The activities of rambunctious poltergeists typically include knockings, tappings, heavy trampling, the setting of fires, the hurling of stones and other objects, the breaking of pottery, the banging of doors, the jiggling of latches, the opening of windows and dresser drawers, the overturning and displacement of furniture, and the shaking and levitation of beds and their occupants. Some poltergeists have also been known to sob, moan, and scream. As these mischievous, attention-getting, and sometimes malicious tricks would suggest, the poltergeist theory is almost invariably linked to the presence in the house of one specific young person, usually an adolescent boy or girl.

Although research has shown some poltergeist cases to be fraudulent, investigators have found enough instances above suspicion to convince them that the poltergeist is a true psychic phenomenon, ungoverned by normal physical laws. Evidence suggests that the manifestations of the poltergeist are produced by bursts of psychic activity emanating from the one person whose presence is always required.

Attempting to understand the forces at work, researchers in parapsychology have hypothesized that the poltergeist's feats in moving objects (which are often seen to fly in violation of the laws of gravity, gliding, rising, and turning corners) are examples of psychokinesis. The most widely known examples of alleged psychokinesis are those of Uri Geller, but these have now been largely dismissed as fraudulent. A less well known but possibly more convincing exponent of psychokinesis is a Russian woman named Nina Kulagina. Her ability to move and otherwise affect small objects without physical contact has been witnessed by Western parapsychologists but has never been extensively tested under rigorous laboratory conditions in the West, and her feats have not been scrutinized by professional magicians.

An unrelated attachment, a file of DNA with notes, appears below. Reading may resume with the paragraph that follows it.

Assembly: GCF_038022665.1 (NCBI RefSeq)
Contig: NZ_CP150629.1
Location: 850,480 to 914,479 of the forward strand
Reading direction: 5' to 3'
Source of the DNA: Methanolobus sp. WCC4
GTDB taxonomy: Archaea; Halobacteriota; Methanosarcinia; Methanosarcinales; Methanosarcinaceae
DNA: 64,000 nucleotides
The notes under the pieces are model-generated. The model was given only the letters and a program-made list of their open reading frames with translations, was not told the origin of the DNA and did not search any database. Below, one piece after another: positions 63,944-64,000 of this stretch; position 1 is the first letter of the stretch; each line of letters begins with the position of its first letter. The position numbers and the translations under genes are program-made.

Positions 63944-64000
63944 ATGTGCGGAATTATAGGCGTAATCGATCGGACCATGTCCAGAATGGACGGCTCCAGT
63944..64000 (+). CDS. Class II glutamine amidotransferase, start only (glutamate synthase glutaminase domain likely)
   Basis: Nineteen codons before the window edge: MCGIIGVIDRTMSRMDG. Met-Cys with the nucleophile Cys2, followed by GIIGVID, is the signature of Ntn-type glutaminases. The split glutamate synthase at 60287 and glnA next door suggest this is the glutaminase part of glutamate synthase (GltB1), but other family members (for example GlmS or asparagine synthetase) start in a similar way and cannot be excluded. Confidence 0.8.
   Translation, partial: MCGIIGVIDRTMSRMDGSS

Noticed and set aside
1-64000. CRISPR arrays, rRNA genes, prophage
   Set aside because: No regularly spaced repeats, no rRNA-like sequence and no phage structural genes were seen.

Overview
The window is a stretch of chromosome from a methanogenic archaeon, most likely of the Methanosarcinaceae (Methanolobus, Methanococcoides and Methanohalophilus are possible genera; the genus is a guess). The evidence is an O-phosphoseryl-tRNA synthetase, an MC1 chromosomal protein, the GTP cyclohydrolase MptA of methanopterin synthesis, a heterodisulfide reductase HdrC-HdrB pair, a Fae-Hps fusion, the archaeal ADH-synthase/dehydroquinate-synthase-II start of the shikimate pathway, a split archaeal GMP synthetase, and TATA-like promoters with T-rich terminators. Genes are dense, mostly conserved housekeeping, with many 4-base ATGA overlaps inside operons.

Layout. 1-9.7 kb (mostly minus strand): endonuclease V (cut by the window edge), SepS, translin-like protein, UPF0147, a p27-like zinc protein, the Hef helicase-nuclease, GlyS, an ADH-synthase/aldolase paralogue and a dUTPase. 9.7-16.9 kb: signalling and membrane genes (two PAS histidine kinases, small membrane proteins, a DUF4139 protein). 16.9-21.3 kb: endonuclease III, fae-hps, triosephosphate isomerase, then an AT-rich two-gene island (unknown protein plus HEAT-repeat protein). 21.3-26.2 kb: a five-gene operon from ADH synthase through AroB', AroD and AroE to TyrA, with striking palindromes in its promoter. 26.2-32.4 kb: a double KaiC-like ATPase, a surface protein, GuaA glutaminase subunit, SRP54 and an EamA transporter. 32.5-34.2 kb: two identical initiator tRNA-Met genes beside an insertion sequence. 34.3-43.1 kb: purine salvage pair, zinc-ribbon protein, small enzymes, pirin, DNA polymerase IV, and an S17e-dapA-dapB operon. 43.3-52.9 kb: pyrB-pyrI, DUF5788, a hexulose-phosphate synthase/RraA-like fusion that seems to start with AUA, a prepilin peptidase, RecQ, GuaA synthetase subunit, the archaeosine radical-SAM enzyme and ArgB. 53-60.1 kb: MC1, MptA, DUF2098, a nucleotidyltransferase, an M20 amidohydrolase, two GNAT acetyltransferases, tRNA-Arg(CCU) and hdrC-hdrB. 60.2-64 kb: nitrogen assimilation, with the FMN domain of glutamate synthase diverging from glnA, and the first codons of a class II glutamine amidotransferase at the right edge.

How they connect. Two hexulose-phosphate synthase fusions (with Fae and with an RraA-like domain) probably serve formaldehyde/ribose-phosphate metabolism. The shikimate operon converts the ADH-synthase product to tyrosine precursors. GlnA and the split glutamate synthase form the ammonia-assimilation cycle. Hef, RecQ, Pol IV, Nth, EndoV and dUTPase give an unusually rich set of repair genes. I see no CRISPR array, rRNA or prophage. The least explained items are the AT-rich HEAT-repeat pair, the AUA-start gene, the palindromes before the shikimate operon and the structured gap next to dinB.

The foremost skeptic of all such claims is the Amazing Randi. From his website:

At the James Randi Educational Foundation, the JREF, we offer a one-million-dollar prize to anyone who can show, under proper observing conditions, evidence of any paranormal, supernatural, or occult power or event. The prize is in the form of negotiable bonds held in a special investment account. The JREF does not involve itself in the testing procedure, other than helping to design the protocol and approving the conditions under which a test will take place. All tests are designed with the participation and approval of the applicant. In most cases, the applicant will be asked to perform a relatively simple preliminary test of the claim, which if successful, will be followed by the formal test. Preliminary tests are usually conducted by associates of the JREF at the site where the applicant lives. Upon success in the preliminary testing process, the "applicant" becomes a "claimant." To date, no one has ever passed the preliminary tests.

So if Nina and Uri have the ability to move objects and bend spoons why not become a millionaire as well? Short explanation; they can’t do it.

The deficiency of the psychokinesis theory as an explanation of poltergeist phenomena, however, is that the energy involved in many poltergeist disturbances far exceeds anything claimed by the supporters of Kulagina and other psychokinesis adepts. The best they can do is to move a small object, such as a fountain pen, whereas poltergeists can cause objects to fly across a room.